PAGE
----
Heavy construction equipment doing a reseeding operation sparked Friday’s Mallow Fire on Cowboy Hill, according to fire officials.
This accidental spark grew in a big way, burning 147 acres of wilderness and threatening hundreds of homes.
“We were very close to a disaster,” said Rapid City Fire Chief Mike Maltaverne.
Sweeping through the rugged terrain of Cowboy Hill, flames scorched the foundations of some nearby homes. Fire crews had to stay mobile to beat flames back from a long line of residential areas, but no homes or other significant structures were destroyed.
“We were very fortunate yesterday to have this fire occur in an area where we don’t have a lot of houses,” Maltaverne said.
The fire was largely contained by 8 p.m. Friday night. It was 100 percent contained by 5 p.m. Saturday after crews monitored the blaze nonstop throughout the night and the next day.
Some parts of the area continue to burn. Firefighters will monitor those areas for the next several days until everything is extinguished.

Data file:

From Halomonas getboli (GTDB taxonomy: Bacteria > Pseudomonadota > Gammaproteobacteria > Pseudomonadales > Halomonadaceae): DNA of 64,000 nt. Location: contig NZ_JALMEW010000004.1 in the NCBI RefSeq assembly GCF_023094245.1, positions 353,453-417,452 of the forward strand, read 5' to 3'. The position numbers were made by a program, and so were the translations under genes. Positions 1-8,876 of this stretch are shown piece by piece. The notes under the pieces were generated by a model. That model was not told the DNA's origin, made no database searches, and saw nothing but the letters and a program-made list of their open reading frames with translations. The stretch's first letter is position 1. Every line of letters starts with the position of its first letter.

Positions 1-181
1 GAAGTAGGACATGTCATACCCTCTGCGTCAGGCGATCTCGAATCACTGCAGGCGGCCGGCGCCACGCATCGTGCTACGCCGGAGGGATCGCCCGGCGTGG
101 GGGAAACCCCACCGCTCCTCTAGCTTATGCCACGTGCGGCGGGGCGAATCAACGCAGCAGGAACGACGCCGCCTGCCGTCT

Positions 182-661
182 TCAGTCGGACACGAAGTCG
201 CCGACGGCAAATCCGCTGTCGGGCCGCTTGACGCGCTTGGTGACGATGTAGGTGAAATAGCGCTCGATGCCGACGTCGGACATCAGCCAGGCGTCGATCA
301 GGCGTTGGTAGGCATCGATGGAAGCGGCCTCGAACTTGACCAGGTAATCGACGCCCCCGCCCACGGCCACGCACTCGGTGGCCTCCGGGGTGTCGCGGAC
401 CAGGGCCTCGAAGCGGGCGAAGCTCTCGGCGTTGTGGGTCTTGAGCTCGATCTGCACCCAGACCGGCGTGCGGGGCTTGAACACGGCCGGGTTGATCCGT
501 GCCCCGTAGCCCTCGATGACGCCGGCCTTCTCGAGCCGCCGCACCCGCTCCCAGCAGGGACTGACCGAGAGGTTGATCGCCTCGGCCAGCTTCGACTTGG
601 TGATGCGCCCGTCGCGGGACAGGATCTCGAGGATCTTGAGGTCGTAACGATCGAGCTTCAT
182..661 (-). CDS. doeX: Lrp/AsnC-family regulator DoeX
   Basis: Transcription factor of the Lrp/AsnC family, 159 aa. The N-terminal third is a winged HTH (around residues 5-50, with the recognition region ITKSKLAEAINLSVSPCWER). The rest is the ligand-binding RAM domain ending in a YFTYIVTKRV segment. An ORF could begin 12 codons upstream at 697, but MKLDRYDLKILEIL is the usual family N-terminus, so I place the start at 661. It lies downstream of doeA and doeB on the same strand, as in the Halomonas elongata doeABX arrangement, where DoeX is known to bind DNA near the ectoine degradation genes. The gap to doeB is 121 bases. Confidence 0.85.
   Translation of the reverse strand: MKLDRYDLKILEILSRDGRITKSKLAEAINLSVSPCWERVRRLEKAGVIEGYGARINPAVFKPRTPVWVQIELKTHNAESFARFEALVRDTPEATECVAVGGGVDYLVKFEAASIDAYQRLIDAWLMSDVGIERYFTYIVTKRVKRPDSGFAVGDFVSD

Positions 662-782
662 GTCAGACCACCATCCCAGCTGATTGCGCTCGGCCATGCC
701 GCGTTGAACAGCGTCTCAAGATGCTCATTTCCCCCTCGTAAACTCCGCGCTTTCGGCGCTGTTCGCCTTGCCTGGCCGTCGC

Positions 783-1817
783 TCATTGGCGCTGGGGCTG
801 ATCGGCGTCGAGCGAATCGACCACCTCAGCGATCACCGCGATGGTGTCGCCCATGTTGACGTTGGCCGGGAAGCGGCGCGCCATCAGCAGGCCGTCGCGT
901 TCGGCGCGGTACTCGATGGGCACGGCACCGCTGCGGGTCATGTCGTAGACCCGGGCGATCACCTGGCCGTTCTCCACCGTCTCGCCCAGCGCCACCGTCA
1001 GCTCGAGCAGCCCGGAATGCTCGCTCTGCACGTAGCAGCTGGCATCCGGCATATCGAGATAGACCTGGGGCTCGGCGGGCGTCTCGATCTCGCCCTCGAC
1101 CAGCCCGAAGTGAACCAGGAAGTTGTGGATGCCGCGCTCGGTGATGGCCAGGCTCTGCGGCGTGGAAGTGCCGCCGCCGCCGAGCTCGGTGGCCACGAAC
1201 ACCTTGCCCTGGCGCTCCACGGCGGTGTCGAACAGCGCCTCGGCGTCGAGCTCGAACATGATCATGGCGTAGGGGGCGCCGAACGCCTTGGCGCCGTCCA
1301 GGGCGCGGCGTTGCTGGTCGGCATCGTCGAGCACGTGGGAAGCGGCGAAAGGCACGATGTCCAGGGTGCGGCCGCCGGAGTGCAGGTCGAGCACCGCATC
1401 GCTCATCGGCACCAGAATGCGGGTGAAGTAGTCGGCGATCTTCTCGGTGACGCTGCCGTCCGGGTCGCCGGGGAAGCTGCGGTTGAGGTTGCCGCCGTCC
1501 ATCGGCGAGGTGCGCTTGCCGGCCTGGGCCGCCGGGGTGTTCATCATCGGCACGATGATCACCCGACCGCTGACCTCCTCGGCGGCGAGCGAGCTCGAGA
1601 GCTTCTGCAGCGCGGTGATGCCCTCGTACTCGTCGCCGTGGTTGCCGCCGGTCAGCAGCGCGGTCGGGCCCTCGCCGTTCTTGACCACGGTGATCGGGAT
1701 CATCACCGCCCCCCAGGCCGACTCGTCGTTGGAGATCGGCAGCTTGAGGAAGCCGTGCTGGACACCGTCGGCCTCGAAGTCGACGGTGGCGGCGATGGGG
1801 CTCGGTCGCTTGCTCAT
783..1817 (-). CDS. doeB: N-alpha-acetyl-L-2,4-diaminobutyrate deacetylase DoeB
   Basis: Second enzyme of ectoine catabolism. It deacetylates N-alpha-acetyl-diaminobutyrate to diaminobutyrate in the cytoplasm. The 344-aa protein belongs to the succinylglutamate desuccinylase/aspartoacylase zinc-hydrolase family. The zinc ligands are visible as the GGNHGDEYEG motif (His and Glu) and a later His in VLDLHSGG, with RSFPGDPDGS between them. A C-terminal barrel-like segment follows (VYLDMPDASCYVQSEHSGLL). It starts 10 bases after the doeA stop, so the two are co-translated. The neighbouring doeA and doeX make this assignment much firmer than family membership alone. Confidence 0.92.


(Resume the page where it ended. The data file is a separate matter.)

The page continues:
Though the firefighting efforts included a bulldozer and a Black Hawk helicopter, many resources for fighting wildfires weren’t available due to the time of year.
“If this were July, there would be many (fire) crews around the country,” said Dave Davis, the city council president. “These type of crews are typically seasonal.”
The full cause of the fire remains under investigation, but Maltaverne said officials are “fairly confident it was accidentally human-caused” based on eyewitness accounts.
No firefighters or civilians were injured by the fire, leading Davis to call the response to the fire “a very, very successful event.”
“It may have gotten away from us if this department wasn’t as well-trained and well-equipped,” Davis said.
Maltaverne said the Mallow Fire should serve as a wakeup call to people who live near wilderness areas.
“There is a sense of complacency at times, I think, among our residents,” Maltaverne said -- a sense that “we’re safe from wildfires.”
He urged residents to take more responsibility for fire prevention. The Rapid City Fire Department is applying for several grants that pay part of the cost of fire mitigation efforts. Maltaverne urged residents to call the fire department at 394-4180 or the state wildfire division at 393-8011 for information about what homeowners can do to manage wildfire risks.
Contact David Montgomery at 394-8329 or email@example.com.